One of the pitfalls in writing genre fiction is, of course, the dreaded infodump. Who doesn’t see one of those wind-ups where 6000 years of history is about to be dropped on the reader and cringe? Or, more often than not, start flipping through pages to find where it ends and the story starts up again.
I do my best to avoid it.
However, one thing that’s as much a problem, but harder to catch yourself doing, is the opposite problem: underexplaining. It is, in fact, incredibly easy to do.
For me, the problem stems from, when I’m writing, certain points being SO OBVIOUS in my head, that I forget I would need that I actually have to explain them to the reader. Funnily enough, where that would come into play more was less about 6000 years of history or the complex internal politics of one nation, and more about the simple dynamics between sets of characters.
Case it point, though this isn’t my own work, but something I did a crit read on a few years ago. In this manuscript draft, the main character (let’s call her “Brianna”, though that wasn’t her name, but I really can’t recall), in a low moment, needing some guidance, wishes she could talk to (to make up another) Rhenna. As I read this, I thought, “Who the heck is Rhenna?” I dug back through chapters until I found the reference– much earlier (years earlier in the story), Brianna had traveled with a group from point A to point B (as is the way of things in epic fantasy), and Rhenna was a member of that group. However, Rhenna is little more than a name drop. She doesn’t have a single line of dialogue. When I asked the author, “Why would Brianna want to talk to Rhenna for advice?” “Well, when they traveled together, they talked a lot, and Brianna really looked up to Rhenna during that time.”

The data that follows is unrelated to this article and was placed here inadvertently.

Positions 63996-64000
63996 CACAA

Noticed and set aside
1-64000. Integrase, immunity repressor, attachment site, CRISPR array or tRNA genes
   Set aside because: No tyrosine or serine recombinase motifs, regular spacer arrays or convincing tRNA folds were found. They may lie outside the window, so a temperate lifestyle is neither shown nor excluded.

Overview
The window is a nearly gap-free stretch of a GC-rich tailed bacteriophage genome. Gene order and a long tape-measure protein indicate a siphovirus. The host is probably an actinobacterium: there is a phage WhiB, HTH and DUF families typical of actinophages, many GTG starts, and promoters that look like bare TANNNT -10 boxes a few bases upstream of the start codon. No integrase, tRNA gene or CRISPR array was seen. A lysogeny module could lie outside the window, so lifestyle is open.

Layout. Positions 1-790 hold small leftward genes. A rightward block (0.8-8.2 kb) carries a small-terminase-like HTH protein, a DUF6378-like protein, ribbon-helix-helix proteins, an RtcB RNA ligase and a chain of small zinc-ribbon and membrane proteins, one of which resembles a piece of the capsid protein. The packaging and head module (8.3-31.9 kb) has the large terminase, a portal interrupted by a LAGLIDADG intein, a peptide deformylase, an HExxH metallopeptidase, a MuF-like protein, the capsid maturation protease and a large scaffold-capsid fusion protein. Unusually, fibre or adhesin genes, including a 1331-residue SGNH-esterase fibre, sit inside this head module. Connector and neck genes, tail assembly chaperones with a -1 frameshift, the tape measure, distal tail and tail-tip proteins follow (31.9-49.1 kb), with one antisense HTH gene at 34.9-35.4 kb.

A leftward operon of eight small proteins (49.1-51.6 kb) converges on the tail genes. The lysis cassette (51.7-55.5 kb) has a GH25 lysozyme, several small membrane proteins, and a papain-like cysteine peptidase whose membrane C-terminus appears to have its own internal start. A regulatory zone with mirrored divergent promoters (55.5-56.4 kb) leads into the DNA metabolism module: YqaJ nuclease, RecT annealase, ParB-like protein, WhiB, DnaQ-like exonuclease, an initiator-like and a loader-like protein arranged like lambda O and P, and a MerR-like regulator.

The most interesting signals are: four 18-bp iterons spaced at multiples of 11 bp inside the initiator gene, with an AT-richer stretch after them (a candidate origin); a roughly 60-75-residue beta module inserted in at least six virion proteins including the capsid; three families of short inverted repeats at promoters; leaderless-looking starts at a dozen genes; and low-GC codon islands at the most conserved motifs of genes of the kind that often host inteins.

In as much as I ever do during a crit session of any kind, I flipped. “THAT’S NOT IN THE TEXT!” OK, I didn’t shout it, but I did make my point in a strong manner. The point is, there was all this stuff about Brianna’s journey from Point A to Point B, which was three months of time for the character, but two pages of text for the reader, that the author KNEW, but didn’t tell us about.
I’m not claiming my own innocence here. Lord knows the trunked manuscript Crown of Druthal is FULL TO THE BRIM of that sort of thing. There I have a ship full of characters in which I pretty much expected the reader to read my mind about the details of the various friendships, enmities and barely-tolerated acceptances between them all.
Frankly, this is a key reason why I think everyone should have a crit group or beta readers, because it’s important for someone who doesn’t live inside your head to look at it and yell at you for presuming facts not in evidence.